The Dark Ages of Campaign Reporting

Yesterday was the first deadline of the year for candidates to file campaign finance reports with the Secretary of State’s office. Candidates are encouraged (I write “encouraged” because anybody filing a report can claim a “hardship” and fax in their paper reports) to file donation and expenditure reports on-line.

According to news reports, the Secretary of State’s office has announced that it is granting a 24-hour extension for candidates to file. Additionally, the public learned this morning that this first set of campaign finance reports will not be available on-line until May 26th.

May 26th. That’s just one week before the June 3rd primary election. Consider that the second candidate campaign finance report is due to be filed on May 29th. If the Secretary of State’s office continues this practice of delayed public disclosure, then the second report won’t be available until June 12th — nine days after the primary election.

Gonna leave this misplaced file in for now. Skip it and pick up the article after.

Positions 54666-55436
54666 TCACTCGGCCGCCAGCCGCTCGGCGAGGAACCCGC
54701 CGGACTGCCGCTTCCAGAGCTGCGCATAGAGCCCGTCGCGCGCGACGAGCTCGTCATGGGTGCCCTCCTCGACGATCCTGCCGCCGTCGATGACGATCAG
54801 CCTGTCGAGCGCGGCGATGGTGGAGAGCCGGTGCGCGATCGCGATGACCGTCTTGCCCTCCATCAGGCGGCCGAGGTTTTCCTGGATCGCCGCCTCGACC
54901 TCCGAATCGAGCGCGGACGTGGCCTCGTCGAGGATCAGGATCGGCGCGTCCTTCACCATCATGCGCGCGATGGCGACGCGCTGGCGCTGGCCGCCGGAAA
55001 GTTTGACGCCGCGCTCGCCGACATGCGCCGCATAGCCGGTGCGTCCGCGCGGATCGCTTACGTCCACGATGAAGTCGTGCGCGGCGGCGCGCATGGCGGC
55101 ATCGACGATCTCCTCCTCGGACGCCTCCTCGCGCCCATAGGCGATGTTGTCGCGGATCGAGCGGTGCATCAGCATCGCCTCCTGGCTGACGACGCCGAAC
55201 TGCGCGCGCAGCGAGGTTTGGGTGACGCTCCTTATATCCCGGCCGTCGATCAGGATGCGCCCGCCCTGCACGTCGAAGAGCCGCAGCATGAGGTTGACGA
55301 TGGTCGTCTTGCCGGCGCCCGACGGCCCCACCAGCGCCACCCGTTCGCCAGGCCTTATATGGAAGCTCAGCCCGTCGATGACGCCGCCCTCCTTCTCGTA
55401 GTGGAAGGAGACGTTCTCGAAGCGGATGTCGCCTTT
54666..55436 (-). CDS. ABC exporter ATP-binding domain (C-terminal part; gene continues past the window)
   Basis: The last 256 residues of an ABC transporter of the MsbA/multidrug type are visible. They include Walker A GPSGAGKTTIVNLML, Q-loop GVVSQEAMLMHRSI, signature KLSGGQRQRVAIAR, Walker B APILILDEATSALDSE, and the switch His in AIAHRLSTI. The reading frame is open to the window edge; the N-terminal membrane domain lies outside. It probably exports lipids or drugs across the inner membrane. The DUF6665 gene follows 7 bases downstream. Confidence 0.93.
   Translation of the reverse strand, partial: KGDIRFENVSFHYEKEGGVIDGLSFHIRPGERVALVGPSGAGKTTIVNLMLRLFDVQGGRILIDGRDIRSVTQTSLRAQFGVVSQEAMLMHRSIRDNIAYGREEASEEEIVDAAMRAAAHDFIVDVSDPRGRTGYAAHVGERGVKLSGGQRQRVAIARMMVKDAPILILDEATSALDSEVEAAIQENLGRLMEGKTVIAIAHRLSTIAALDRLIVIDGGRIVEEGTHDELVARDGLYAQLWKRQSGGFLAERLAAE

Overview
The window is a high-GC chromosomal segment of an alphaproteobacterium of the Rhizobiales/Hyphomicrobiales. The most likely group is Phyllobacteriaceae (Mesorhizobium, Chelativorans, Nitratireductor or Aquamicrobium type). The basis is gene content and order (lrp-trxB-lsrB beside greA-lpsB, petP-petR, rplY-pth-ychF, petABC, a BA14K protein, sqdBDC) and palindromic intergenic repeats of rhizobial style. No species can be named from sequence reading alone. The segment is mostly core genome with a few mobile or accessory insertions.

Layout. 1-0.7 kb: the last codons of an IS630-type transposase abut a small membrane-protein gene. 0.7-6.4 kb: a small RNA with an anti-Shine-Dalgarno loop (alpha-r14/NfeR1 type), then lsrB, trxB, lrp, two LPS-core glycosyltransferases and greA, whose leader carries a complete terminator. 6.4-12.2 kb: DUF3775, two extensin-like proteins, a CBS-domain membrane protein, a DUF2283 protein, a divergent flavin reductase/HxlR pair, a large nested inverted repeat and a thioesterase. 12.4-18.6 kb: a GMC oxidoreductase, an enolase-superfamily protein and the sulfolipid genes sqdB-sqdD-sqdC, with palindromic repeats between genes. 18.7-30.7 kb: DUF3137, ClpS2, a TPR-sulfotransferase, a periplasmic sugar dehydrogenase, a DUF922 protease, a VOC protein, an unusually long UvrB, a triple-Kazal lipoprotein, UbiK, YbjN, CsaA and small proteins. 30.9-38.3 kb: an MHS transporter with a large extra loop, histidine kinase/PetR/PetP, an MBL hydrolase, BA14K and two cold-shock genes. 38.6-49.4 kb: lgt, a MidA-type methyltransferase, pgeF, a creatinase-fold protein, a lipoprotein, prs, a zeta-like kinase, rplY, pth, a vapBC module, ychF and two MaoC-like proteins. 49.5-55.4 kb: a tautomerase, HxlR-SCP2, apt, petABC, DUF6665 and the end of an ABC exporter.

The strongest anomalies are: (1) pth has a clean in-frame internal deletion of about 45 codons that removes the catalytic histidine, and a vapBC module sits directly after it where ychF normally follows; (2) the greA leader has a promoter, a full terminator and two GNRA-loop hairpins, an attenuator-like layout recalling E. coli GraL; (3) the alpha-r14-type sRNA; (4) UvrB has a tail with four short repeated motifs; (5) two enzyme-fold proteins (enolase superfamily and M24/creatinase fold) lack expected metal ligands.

Folks, it’s 2008. New Mexico has had an electronic reporting law on the books for five years.

Ostensibly, the law has been in effect for over two years.

With today’s news of deadline extensions and two-week delays, one can only conclude that, when it comes to on-line reporting and public transparency, the Land of Enchantment has been thrown back to the Dark Ages.

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